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Josh Hurst
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I wasn't in the fourth row, but I had nice seats. You're in for a treat.

Now is that a fourth row SEAT? Because that doesn't really mean you're in the fourth row from the front. There is usually a big "pit"... an area for standing folks to crowd up to the stage, and then a section of seats (number 1 through whatever) from the back of that.

Of course, this would probably not be the time or place to once again gloat over my front-row-standing-against-the-heartwalk Elevation 2001 tickets... 8)

P.S.  I COULD BE WRONG.

 

Takin' 'er easy for all you sinners at lookingcloser.org. Also abiding at Facebook and Twitter.

 

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Well, you've got me beat -- I've got 6th row seats for an upcoming Bruce Cockburn concert.

Reading David Dark's assessment of Radiohead has me intrigued -- is there a particular CD of theirs that would be a particularly good introduction or sample?

To be an artist is never to avert one's eyes.
- Akira Kurosawa

https://www.patheos.com/blogs/secularcinephile/

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Yep, there was this quote from Thom Yorke that's terrific: "If there is a Devil at work, then he rests in institutions and not in individuals. Because the beauty of institutions is that any individual can abdicate responsibility. The assumption that we're all utterly powerless, that's the Devil at work."

Doesn't that capture the apathy and pessimism of our age? It resonates very strongly with what I've read lately in No Logo and Fast Food Nation, and it also has a C.S. Lewis flavor to it, as in this great line from the intro of The Screwtape Letters: "The greatest evil is not now done in those sordid 'dens of crime' that Dickens loved to paint. It is not done even in concentration camps and labour camps. In those we see its final result. But it is conceived and ordered (moved, seconded, carried, and minuted) in clean, carpeted, warmed, and well-lighted offices, by quiet men with white collars and cut fingernails and smooth-shaven cheeks who do not need to raise their voice."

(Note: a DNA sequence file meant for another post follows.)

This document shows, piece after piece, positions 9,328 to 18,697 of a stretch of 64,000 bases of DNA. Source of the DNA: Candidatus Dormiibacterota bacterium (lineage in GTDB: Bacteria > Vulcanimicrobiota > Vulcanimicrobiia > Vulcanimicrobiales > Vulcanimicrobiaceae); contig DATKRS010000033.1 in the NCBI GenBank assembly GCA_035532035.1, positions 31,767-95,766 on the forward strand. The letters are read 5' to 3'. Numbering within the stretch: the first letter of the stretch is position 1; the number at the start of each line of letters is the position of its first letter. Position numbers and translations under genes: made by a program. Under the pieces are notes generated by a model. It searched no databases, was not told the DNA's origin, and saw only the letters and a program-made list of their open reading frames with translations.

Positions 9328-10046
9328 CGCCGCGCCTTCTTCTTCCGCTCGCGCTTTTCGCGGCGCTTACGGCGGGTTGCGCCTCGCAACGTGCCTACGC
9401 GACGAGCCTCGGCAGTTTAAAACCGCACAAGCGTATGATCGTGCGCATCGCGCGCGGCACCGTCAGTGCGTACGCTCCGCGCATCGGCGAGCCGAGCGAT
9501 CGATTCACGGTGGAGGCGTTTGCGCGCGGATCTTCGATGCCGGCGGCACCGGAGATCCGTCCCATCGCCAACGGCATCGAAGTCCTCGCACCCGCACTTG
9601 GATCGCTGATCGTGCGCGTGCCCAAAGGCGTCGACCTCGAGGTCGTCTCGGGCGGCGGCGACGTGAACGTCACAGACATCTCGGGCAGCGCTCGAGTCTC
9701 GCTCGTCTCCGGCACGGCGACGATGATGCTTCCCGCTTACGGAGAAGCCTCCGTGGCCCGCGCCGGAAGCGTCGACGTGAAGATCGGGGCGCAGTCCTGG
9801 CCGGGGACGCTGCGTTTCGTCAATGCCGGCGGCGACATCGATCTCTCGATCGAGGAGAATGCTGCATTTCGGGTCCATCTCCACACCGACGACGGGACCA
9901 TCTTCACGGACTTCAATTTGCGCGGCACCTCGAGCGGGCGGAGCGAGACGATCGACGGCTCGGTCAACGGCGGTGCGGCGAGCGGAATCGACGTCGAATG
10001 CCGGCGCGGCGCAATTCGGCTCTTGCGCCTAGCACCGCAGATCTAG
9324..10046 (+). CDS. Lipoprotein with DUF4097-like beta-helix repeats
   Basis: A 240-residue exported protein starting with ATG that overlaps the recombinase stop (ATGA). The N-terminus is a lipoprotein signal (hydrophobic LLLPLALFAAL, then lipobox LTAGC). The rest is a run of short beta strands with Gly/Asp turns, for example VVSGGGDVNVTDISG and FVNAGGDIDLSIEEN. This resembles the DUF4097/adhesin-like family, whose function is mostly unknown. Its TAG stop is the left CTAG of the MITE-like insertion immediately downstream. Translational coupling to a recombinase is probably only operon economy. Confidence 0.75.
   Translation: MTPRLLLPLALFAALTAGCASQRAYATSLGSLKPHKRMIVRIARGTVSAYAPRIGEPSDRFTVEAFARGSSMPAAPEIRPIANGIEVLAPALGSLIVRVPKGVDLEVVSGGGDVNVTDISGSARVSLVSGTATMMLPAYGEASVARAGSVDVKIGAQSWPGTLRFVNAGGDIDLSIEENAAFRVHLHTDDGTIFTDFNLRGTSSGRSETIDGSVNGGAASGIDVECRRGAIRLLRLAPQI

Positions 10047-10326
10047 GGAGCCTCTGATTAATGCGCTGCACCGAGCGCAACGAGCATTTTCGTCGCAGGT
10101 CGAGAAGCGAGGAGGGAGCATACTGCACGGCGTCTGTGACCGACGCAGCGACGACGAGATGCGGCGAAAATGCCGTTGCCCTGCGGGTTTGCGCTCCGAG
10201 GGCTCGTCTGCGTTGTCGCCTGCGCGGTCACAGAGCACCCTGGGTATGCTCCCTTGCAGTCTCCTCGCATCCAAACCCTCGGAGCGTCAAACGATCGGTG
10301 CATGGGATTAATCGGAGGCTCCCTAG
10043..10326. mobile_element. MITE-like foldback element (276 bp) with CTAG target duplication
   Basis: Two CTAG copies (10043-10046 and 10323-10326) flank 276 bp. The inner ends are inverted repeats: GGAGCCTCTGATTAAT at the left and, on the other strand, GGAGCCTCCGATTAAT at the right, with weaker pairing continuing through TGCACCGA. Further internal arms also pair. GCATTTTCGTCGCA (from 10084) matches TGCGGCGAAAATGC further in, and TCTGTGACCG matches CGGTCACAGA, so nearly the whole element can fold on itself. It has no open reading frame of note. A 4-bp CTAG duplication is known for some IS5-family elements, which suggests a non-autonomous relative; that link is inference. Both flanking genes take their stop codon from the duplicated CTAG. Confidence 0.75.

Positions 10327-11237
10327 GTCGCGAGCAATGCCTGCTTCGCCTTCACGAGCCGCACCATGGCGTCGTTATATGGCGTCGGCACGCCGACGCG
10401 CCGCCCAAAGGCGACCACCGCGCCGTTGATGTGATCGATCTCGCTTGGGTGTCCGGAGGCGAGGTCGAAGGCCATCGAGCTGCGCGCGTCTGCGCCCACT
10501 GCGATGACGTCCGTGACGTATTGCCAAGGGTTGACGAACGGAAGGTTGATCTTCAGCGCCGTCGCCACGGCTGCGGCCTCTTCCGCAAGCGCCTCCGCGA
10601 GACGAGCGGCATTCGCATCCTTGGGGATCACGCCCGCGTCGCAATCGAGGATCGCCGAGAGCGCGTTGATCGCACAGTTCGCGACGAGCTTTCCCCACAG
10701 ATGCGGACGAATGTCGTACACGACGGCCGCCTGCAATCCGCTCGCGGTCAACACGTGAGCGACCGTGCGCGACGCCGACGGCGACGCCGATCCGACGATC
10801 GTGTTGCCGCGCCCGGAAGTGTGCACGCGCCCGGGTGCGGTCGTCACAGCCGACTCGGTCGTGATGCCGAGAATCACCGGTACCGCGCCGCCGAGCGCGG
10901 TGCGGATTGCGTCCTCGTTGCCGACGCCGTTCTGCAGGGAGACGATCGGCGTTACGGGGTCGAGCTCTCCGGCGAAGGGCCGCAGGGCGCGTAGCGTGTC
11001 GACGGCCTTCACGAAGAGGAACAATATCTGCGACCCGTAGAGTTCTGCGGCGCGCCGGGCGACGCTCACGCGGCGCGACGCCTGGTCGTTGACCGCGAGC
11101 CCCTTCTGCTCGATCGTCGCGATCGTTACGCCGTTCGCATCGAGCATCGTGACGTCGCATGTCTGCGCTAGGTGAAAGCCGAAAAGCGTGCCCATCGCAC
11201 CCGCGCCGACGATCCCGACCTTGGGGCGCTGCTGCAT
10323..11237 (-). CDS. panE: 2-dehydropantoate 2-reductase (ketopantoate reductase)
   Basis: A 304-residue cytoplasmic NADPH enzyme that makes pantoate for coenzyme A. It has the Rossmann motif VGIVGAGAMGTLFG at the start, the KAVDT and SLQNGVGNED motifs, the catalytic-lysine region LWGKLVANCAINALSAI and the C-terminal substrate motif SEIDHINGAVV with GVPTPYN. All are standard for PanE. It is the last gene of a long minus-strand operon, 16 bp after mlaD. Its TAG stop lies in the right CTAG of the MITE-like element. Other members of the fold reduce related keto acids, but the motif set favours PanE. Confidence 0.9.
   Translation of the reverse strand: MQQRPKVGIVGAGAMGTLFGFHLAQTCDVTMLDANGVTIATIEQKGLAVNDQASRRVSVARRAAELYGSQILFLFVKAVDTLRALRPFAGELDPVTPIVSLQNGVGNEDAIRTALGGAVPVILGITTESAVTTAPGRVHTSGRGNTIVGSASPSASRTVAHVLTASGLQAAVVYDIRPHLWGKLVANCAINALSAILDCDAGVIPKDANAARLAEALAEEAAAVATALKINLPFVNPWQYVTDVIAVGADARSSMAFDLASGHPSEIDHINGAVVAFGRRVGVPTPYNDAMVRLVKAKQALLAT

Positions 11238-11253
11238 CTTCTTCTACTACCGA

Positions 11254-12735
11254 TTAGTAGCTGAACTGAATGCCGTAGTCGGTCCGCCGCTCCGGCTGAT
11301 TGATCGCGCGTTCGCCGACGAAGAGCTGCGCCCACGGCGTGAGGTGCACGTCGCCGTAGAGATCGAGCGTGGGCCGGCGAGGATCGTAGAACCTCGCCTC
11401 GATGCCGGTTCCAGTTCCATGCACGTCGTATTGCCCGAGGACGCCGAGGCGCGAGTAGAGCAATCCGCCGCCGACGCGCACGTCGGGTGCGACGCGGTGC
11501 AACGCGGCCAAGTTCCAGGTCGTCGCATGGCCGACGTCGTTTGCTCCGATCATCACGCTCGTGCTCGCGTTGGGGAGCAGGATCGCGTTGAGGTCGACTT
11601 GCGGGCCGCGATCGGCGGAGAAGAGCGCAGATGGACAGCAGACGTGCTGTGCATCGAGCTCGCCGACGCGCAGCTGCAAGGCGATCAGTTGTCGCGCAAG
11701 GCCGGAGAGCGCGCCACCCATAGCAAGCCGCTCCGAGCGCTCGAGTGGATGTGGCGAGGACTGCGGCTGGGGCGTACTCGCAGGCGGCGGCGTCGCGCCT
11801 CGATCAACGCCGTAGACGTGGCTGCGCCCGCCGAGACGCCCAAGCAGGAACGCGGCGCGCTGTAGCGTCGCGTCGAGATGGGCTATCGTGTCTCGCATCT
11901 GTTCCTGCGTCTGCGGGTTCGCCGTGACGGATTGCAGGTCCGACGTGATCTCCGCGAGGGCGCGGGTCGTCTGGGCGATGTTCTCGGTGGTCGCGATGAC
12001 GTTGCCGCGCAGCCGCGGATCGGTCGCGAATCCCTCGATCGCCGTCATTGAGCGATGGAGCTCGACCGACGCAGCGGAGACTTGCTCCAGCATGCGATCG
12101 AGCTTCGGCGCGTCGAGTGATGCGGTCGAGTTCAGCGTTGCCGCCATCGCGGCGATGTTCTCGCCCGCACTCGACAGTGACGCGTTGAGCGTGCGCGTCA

(I can't recall if I've cited this line here before, so please forgive me if I have; it's a favorite of mine smile.gif )

Thanks for the info, Josh -- 'Kid A' sounded especially interesting, as described by Dark; I may start there.

To be an artist is never to avert one's eyes.
- Akira Kurosawa

https://www.patheos.com/blogs/secularcinephile/

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Andrew wrote:

: Yep, there was this quote from Thom Yorke that's terrific: "If there is a

: Devil at work, then he rests in institutions and not in individuals. Because

: the beauty of institutions is that any individual can abdicate responsibility.

: The assumption that we're all utterly powerless, that's the Devil at work."